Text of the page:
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The Forgiven Struggles With Colonial Dreams
It's hard to critique colonialism when your stars are white.
Rating: 7/10 stars
John Michael McDonagh’s The Forgiven is a prestige movie about colonial violence. It’s anchored by wonderful performance from two celebrated white Hollywood actors. It’s also an object lesson in how the prestige of celebrated white Hollywood actors can undermine an effort to grapple with colonial violence.
The actors in question are Ralph Fiennes and Jessica Chastain. They play a British couple, David and Jo Henninger, who travel to Morocco to attend a fabulous, decadent party thrown by their friend Richard (Matt Smith). David is, in Jo’s words, a “high-functioning alcoholic,” and he drinks steadily as they drive across the desert, bickering with Jo all the while.
In the night a Berber boy named Driss (Omar Ghazaoui) steps in front of the car in hopes of flagging it down to sell fossils. David hits and kills him.
Richard bribes the police, and the Henninger’s hope the incident will just go away. But the boy’s father, Abdellah (Ismael Kanater) appears at Richard’s gate. He demands that David come with him to help him bury the child. David agrees. The movie then cuts between the ongoing party and David’s journey, teetering between possible forgiveness and possible revenge.
An Orientalist Heart of Darkness
Driss’ violent death is a metaphor and a stand-in for colonial violence writ large. Richard’s party is an exercise in the decadent expenditure of large sums of cash. In the middle of the dry Sahara, he has endless food, barrels of alcohol, and even a luxurious pool. He has paid for a massive fireworks display, too; it incongruously goes off just as Abdelleh is retrieving his son’s body.
Attractive barely dressed Westerners—including the stunning Chastain as Jo—don swimsuits and boogie and snog beneath the desert sky. They chat blithely about how the Iraq War isn’t America’s fault and how the Muslims resent them. Meanwhile, David travels across the barren landscape to Abdelleh’s tiny, half-buried home, where his relatives work from sun-up to sun-down digging fossils out of the dirt to sell to bored, jaded foreigners. It is the only source of work.
David’s journey is also a journey into himself, and Driss’ death makes Jo reevaluate her marriage. Their encounter with Morocco, and the violence they bring to Morocco, works a change in them. Murder is a growth experience.
In this story, the east is there to teach Western white people about their violence, their sexuality, and their souls. Scholar Edward Said called this narrative dynamic “Orientalism.” Orientalism is a kind of racism and colonialism. In Orientalist stories, Eastern cultures exist to validate European identity. So Driss is a character in David’s drama, rather than vice-versa. The Easterner steps into the road to be run over by White psychodrama.
From Morocco to Sweden
The Forgiven is self-conscious about this dynamic. Jo reads a copy of Andre Gide’s The Immoralist, a book that Edward Said specifically critiqued for its Orientalism. And David and Jo try in various ways to erase Driss’ identity; they’re even reluctant to say his name.
The film also gives the viewer glimpses of the lives of the people who live in Morocco, and underlines that they have their own stories and desires and dreams.
One of Abdelleh’s friends, Anouar (Saïd Taghmaoui) wants to move to Sweden, which he imagines as a land of transcendent luxury and cool. The Easterner imagines himself in a semi-mythic West, rather than vice versa.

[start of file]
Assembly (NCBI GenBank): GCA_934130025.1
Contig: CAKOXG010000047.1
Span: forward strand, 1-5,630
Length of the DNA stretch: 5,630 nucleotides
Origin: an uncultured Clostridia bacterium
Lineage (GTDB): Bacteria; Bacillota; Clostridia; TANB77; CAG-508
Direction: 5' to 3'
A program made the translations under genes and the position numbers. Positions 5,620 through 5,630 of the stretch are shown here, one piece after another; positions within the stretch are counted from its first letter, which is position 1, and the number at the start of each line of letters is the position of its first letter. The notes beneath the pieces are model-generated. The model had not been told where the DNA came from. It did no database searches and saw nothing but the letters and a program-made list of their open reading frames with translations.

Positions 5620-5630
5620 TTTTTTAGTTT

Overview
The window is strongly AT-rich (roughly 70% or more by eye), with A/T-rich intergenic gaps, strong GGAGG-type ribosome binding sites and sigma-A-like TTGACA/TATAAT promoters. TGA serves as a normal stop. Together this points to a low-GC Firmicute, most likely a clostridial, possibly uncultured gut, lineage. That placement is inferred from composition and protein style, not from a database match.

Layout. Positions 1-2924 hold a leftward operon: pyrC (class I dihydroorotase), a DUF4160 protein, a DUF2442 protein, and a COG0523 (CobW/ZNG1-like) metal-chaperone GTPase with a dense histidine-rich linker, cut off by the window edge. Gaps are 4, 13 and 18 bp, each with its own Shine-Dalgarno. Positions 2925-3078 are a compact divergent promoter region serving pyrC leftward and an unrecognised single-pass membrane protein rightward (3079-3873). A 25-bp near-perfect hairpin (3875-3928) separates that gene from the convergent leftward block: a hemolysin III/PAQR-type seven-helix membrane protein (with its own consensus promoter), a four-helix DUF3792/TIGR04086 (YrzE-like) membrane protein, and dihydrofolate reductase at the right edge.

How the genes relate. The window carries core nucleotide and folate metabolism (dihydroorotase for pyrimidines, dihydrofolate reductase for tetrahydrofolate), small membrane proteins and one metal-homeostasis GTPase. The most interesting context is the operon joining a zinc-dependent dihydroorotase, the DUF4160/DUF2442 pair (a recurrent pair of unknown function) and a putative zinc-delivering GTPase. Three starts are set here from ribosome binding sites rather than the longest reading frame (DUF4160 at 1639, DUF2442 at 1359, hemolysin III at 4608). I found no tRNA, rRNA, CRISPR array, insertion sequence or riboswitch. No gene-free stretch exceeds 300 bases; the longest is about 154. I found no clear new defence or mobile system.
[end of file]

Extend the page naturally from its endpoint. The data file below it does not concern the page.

One of Matt’s staff, Hamid (Mourad Zaoui), spies on Jo’s sexual exploits. She is, at least for a moment, the decadent Westerner performing for a titillated Eastern gaze. The viewer is encouraged to see the scene with Eastern eyes. “A woman without discretion is like a gold ring in a pig’s snout,” Hamid quips to a friend. Then his friend tells him he should get a twitter account.
The movie also, and insistently, refuses to erase Driss and his family. Abdelleh is devastated by the loss of his son. In his house, out of the desert, he takes off his turban and sits crushed by grief. He isn’t the face of the desert, or a specter haunting David. He’s just a dad whose child was killed too young in a road accident.
Stars Bigger Than Life, Or Morocco
Such moments are welcome. But they don’t really change the fact that this is a story set in Morocco, about a tragedy in a Moroccan family, that stars white people.
Fiennes and Chastain and Matt Smith are big, name stars. Their presence is in no small part what the movie is selling. The Berber performers, like the wonderful Taghmaoui, have, almost inevitably, less clout and less profile. Movie industry dynamics mirror colonial ones.
The leads are white if only because, thanks to prejudice and colonial history, there aren’t a lot of internationally recognized Berber stars. And as long as that’s the case, the movie can’t escape the white Orientalist framing it tries to critique.
The Forbidden makes one last effort to decenter David and Jo with a final twist-ending reversal. At the end of their journey, the Westerners are put in the place of the Berbers. They are no longer acting but are instead acted upon.
Such trickery can’t work, though,because Fiennes and Chastain are always going to be the main actors in any scene they’re in. His face, weathered with new wisdom, and hers, pale with dawning realization, hang over the desert. Movie stars are the foreground, Morocco is the background. In Hollywood that’s almost always the default, rather than something that needs to be forgiven.
First published June 2022.
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